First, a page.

International Processes for Identification and Remediation of Contaminated Land.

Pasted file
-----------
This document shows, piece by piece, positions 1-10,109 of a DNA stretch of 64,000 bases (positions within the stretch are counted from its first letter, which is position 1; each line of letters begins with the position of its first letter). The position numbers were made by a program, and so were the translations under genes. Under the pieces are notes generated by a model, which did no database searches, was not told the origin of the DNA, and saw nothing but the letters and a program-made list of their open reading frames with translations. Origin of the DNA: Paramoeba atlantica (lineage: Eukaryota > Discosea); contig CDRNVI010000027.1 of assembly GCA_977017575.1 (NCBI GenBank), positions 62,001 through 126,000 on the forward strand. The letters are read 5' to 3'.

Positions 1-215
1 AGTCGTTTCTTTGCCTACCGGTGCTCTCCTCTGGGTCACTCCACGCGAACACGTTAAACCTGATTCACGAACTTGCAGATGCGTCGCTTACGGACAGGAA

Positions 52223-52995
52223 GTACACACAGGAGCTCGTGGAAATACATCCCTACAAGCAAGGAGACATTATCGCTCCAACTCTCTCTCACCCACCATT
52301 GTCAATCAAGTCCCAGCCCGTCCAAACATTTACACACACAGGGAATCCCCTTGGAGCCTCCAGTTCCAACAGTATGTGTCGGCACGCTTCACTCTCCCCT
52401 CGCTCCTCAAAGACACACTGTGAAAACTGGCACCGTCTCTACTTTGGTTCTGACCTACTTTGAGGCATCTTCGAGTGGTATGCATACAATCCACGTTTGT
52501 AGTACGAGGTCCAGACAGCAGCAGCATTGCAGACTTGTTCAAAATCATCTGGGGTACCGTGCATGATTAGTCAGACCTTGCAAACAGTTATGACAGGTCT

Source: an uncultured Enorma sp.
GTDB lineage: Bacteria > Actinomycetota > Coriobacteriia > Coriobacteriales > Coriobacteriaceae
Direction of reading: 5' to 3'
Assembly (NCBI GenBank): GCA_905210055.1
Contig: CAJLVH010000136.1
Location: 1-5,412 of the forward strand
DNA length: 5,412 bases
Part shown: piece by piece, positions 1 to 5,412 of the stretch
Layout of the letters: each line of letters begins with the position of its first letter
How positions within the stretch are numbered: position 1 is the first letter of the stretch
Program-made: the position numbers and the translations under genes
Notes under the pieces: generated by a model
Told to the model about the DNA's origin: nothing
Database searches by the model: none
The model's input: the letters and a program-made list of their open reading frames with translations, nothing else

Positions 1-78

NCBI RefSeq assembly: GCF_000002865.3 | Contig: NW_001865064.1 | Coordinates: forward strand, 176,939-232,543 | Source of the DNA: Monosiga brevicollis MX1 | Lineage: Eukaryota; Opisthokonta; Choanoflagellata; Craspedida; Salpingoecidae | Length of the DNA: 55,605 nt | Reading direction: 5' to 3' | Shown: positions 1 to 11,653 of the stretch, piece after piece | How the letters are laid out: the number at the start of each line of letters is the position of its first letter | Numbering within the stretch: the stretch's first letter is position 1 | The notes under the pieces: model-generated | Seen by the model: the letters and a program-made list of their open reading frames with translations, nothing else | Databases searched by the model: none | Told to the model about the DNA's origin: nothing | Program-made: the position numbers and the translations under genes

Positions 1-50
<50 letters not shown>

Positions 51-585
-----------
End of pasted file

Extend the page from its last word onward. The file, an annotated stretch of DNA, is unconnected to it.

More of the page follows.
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Contaminated land is recognised to be a complex challenge usually requiring considerable time, significant expertise and substantial funds to define and tackle. International convergence in policy reflects two decades of sharing experiences at various national, European and international fora, collaborative projects through the EU and the revolution in information dissemination brought about by national bodies embracing the internet as a means of communication. However, this means neither uniformity nor stasis. Patterns of behaviour do emerge. Countries go through an exploration stage where funding is in plentiful supply, pioneering projects establish local reputations, inventories reveal the extent of impacted land and the process of dealing with the legacy of contamination gets under way. Risk based approaches are widely adopted, though the foundational role of the conceptual model (ASTM, 2008; Environment Agency, 2004) and the legal context are not so widely appreciated. Many regimes have a narrative definition of contaminated land. There is little evidence that inspected sites deemed not to need remediation are causing harm to health or the environment. This suggests that regulators are making sensibly precautionary decisions. Problems do arise where there is reluctance or an inability to make a decision.